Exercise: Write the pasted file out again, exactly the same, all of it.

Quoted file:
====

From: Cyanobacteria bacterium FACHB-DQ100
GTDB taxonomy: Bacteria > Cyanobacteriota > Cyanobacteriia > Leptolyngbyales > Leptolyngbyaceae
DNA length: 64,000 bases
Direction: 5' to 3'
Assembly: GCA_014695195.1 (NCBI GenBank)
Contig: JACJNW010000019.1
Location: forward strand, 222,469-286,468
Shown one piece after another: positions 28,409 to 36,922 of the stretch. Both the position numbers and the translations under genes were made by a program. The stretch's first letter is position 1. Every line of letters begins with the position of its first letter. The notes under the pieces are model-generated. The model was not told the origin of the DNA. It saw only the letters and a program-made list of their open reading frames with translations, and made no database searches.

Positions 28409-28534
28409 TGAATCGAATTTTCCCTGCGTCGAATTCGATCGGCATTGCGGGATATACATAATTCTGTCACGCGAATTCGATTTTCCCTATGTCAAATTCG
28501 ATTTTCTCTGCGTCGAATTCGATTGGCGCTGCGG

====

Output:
From: Cyanobacteria bacterium FACHB-DQ100
GTDB taxonomy: Bacteria > Cyanobacteriota > Cyanobacteriia > Leptolyngbyales > Leptolyngbyaceae
DNA length: 64,000 bases
Direction: 5' to 3'
Assembly: GCA_014695195.1 (NCBI GenBank)
Contig: JACJNW010000019.1
Location: forward strand, 222,469-286,468
Shown one piece after another: positions 28,409 to 36,922 of the stretch. Both the position numbers and the translations under genes were made by a program. The stretch's first letter is position 1. Every line of letters begins with the position of its first letter. The notes under the pieces are model-generated. The model was not told the origin of the DNA. It saw only the letters and a program-made list of their open reading frames with translations, and made no database searches.

Positions 28409-28534
28409 TGAATCGAATTTTCCCTGCGTCGAATTCGATCGGCATTGCGGGATATACATAATTCTGTCACGCGAATTCGATTTTCCCTATGTCAAATTCG
28501 ATTTTCTCTGCGTCGAATTCGATTGGCGCTGCGG